OTTAWA, May 14 /CNW Telbec/ - Today the Native Women's Association of
Canada (NWAC), the Assembly of First Nations (AFN) and the AFN Women's Council
united to express their opposition to the federal Bill C-8, An act respecting
family homes situated on First Nation reserves and matrimonial interests or
rights in or to structures and lands situated on those reserves.
NWAC and the AFN (including the AFN Women's Council), all agree that Bill
C-8 will do nothing to solve the problems associated with Matrimonial Real
Property (MRP) on-reserve; that the federal government failed in its duty to
consult and accommodate the views of First Nations; and, as a result, the Bill
is fatally flawed and cannot be fixed. It should not proceed to committee.
NWAC President Beverley Jacobs says NWAC held meetings with Aboriginal
women prior to the introduction of Bill C-47 and produced a "Peoples Report"
that included a number of solutions to address MRP. Bill C-47, the predecessor
to Bill C-8, and this Bill, C-8, ignore all of those recommendations.
"Aboriginal women, who we met with and who were directly affected by the
lack of legal recourse of MRP, stated over and over again that their voices
needed to be included in the creation of any legislation," said NWAC President
Jacobs. "They also highlighted non-legislative solutions for the short, medium
and long term. We need to ensure that the voices of the women that we talked
to are heard and that their solutions are implemented. The resources are
needed to implement the non-legislative solutions as soon as possible."
AFN Women's Council Chair Kathleen McHugh agrees that there was no
effective consultation process. She added that Bill C-8 also ignores the
recommendations of the Minister of Indian Affairs' own Ministerial
Representative on MRP, Wendy Grant John, who tabled a report stating that
unilateral imposed federal legislation is not the answer.
The organizations are in agreement that Bill C-8 is a one dimensional
approach to a complex problem that does not address the real issues in
"All Bill C-8 does is force families into provincial courts. This is not
a solution. For many families it's unaffordable and it will also force
families in remote communities to endure long waiting periods before their
case can be heard," said the Chair of the AFN Women Council. President Jacobs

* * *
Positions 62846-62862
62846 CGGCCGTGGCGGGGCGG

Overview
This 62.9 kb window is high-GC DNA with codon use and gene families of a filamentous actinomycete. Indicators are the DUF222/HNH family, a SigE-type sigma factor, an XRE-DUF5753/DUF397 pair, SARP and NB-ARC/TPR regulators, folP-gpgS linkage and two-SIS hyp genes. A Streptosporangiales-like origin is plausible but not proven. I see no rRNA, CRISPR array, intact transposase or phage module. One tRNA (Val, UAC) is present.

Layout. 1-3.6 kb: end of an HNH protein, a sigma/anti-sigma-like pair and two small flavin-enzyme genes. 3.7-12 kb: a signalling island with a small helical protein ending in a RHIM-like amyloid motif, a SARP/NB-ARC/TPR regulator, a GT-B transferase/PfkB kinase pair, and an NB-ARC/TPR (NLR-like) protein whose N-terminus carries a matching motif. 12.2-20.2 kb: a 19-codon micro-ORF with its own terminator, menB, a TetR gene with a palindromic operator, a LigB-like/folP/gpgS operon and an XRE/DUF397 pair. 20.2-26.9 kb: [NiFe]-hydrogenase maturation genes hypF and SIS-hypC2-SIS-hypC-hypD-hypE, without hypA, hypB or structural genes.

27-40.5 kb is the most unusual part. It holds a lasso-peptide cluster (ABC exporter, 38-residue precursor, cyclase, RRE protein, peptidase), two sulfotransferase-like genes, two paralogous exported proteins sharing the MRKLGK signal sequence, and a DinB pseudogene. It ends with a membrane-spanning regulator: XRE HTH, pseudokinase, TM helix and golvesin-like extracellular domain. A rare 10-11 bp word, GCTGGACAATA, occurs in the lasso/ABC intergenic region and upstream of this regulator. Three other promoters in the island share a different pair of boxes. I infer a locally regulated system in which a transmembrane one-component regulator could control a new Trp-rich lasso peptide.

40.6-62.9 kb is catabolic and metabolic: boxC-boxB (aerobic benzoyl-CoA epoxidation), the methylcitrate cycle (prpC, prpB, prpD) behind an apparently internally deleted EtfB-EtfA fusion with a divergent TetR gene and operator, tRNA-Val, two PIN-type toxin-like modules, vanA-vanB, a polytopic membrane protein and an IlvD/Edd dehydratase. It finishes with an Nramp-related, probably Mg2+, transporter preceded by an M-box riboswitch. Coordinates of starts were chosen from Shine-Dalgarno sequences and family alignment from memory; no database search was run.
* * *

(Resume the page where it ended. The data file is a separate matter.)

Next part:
agrees, and states that, "I am also deeply concerned that Bill C-8 will put
women who are experiencing family violence at further risk by forcing them to
wait long periods for justice without adequate social supports, services or
National Chief Phil Fontaine added that it is unlikely that the strict
parameters imposed on First Nations will allow communities to create solutions
that reflect their traditional laws, cultures and realities, including
geographic remoteness, lack of access to the court system, inability to afford
lawyers, overcrowding and multiple family homes and a lack of emergency
"A number of First Nations have already taken a proactive approach to
this issue and have worked with their communities to develop rules and
policies related to MRP. Under Bill C-8, the flawed federal approach will be
imposed on First Nations and these existing community-based solutions could be
struck down and replaced. This is not democratic, it is inconsistent with the
values of First Nations and Canadians, and only serves to do more harm to
First Nations families," said AFN National Chief Phil Fontaine.
The AFN and NWAC believe that the legislation attempts to pit the
individual rights of women against the collective rights of First Nations
people. Both organizations expressed disappointment with this tactic and do
not support this approach. President Jacobs, the National Chief and Chair
McHugh stressed the importance of acknowledging and respecting the role of
women and mothers in First Nations families, communities and Nations and
ensuring that their voices are sought and accommodated within the context of
The Native Women's Association of Canada and the Assembly of First
Nations, including their Women's Council agree that Bill C-8 should be
scrapped in favour of a new approach. This may include non-legislative
measures such as local dispute resolution processes and community-based
solutions. The urgent need for housing, counseling services and emergency
shelters on-reserve must also be addressed.
NWAC President Jacobs added "Aboriginal women, girls and children
continue to be subjected to violence and are often forced to leave their homes
and communities to be safe. Aboriginal women have consistently stated that
they want safe communities where they, their children and future generations
can live. Above all else, any resolution needs to ensure that this happens."
The resolution of MRP matters requires collaborative efforts between the
federal government and First Nations. Solutions must address the root causes
of the poor socio-economic conditions faced by First Nations couples that
contribute to MRP issues.
The Native Women's Association of Canada is an aggregate of 13 native
women's organizations and is the national voice of Aboriginal women in Canada.
The Assembly of First Nations is the national organization representing
First Nations citizens in Canada.
The AFN Women's Council ensures the perspectives of First Nations' women
are included in all AFN policy directives and activities, as well as ensuring
that the AFN is an effective advocate on behalf of First Nations women.
For further information:
For further information: Joshua Kirkey, Communications Advisor, Native
Women's Association of Canada, (613) 722-3033 ext. 231, mobile: (613)
290-5680, email@example.com; Karyn Pugliese, Health Communications, Assembly
of First Nations, (613) 241-6789 ext. 210, mobile: (613) 292-1877,